Robbinsdale

Exhibit planned on Terrace Theatre

A group has been formed to assemble an exhibit next summer on the Terrace Theatre, the 1950s-era movie house that was torn down two years ago to make room for a Hy-Vee grocery store.

The group — made up of the Robbinsdale Historical Society and America’s Classic Cinemas, a preservation organization run by David Leonhardt, former chairman of the Save the Terrace Group — plans to collect artifacts for display starting next August at the Robbin Gallery.

Among the artifacts planned for the exhibit are large marquee letters from the theater tower and lobby chandeliers.

In a statement, Leonhardt said that fundraising efforts will be held in the next several months to restore the letters and other objects. For more information, go to www.TerraceLegacyProject.com.

Kevin Duchschere

Anoka County

Board sets 4.9 percent ceiling for 2019 tax

Citing mounting costs in public safety and jumps in employee health care premiums, the Anoka County Board has approved a preliminary property tax levy increase of 4.9 percent.

The board voted 5-1 at its Sept. 25 meeting to set the tax levy ceiling, with Commissioner Matt Look dissenting. If adopted, it would be the county’s biggest hike since 2009.

“Costs go up. I get that,” Look said. “Do we need to do some sort of an overhaul evaluating what our needs and what our wants are?”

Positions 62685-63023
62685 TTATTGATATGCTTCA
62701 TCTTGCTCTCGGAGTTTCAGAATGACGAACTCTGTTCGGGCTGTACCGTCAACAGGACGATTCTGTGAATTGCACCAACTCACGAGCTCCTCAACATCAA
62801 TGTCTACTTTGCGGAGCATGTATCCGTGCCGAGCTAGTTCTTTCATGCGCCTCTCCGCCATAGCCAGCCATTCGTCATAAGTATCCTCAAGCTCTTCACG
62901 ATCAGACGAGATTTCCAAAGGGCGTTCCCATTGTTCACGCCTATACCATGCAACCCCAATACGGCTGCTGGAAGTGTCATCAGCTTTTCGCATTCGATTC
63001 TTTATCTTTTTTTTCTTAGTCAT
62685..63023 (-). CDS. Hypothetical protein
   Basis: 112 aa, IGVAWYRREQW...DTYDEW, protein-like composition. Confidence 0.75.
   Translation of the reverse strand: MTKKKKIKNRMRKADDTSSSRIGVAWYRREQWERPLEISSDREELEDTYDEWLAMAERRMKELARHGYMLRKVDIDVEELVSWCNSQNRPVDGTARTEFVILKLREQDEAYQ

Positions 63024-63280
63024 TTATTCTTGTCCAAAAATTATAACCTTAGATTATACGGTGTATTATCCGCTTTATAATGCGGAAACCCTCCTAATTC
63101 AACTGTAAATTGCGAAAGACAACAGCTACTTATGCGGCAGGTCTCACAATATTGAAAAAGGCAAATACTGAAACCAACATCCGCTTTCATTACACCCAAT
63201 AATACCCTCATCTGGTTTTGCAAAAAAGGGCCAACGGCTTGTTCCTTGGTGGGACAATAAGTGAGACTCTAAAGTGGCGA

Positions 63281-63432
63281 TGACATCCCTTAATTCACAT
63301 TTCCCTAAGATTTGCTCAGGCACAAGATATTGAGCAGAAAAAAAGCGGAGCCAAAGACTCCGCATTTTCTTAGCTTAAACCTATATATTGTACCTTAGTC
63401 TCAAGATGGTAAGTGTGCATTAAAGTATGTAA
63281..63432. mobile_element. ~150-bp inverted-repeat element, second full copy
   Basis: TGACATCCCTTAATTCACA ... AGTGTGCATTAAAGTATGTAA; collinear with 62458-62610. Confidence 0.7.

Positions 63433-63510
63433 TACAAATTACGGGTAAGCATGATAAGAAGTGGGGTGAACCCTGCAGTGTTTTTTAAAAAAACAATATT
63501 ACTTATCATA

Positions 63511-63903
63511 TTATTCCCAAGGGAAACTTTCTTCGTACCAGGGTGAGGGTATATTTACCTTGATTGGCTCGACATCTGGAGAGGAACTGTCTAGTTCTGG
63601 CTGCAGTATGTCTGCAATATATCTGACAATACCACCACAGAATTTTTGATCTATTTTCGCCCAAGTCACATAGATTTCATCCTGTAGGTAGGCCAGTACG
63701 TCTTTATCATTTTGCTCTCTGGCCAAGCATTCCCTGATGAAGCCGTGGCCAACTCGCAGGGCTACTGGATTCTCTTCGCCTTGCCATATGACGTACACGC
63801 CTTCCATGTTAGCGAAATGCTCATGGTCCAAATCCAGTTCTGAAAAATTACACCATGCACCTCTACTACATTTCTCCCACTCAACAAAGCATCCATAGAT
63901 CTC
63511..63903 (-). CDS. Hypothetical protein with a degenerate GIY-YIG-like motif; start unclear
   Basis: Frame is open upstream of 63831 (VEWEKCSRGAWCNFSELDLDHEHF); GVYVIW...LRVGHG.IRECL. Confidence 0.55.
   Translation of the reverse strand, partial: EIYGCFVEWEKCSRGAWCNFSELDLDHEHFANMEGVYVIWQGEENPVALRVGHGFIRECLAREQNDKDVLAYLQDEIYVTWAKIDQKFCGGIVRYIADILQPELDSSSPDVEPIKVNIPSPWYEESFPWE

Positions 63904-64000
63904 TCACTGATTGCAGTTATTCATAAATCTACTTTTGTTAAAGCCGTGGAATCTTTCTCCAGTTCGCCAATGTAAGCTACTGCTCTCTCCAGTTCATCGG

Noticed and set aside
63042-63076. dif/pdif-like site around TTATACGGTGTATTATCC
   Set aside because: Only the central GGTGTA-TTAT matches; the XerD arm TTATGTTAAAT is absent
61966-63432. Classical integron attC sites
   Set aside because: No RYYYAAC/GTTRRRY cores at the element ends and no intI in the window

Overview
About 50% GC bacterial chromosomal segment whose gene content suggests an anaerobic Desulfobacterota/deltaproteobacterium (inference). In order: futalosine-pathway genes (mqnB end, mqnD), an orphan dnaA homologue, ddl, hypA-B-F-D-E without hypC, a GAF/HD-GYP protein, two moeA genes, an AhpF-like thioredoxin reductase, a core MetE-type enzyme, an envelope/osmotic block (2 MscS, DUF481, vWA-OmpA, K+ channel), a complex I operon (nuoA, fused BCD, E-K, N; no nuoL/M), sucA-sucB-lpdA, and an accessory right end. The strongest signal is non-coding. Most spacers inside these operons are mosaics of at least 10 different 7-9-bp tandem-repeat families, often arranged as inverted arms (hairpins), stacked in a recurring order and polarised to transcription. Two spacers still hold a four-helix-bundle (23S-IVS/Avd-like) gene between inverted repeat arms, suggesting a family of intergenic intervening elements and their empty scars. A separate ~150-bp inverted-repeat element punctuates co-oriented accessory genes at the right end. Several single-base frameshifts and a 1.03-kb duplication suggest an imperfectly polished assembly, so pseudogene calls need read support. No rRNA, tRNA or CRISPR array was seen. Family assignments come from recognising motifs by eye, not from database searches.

Commissioners touted the county’s efforts to cut taxes or hold them in check in recent years, citing an average levy increase of about 1 percent since 2010. The board will vote on the final levy in December.

Hannah Covington

Eagan

Parks program releases 51 monarchs

Fifty-one monarch butterflies were released this year from Lebanon Hills Regional Park as part of Dakota County Parks’ monarch indoor rearing operation, designed to collect migration information on the species and boost its numbers.

County parks staffers, who raised monarchs captured in the wild, tagged 33 of the butterflies with a small numbered sticker to collect migration and habitat information for the University of Kansas’ Monarch Watch program. So far, more than 13,000 tagged butterflies have been found and reported to Monarch Watch.

Dakota County Parks is expanding pollinator and monarch butterfly habitat at the Lebanon Hills visitors center, and plans to continue the monarch program next year.

Kevin Duchschere

White Bear Lake

Ice arena reopens after renovation

After months of renovation work, the White Bear Lake Sports Center has reopened with a new refrigeration system and electrical, mechanical and plumbing upgrades.

The $5.5 million project — the most extensive renovation to the ice arena since the city bought the building in the 1980s — will ensure that the White Bear Lake Area Hockey Association will have a place to skate for years to come, officials said.

The association has pledged $2.5 million toward the project, and presented a $500,000 down payment to the city in late September.

The center, on Hwy. 96 just east of Interstate 35E, will hold open skates, lessons and ice time through the fall, winter and spring.

Greg Stanley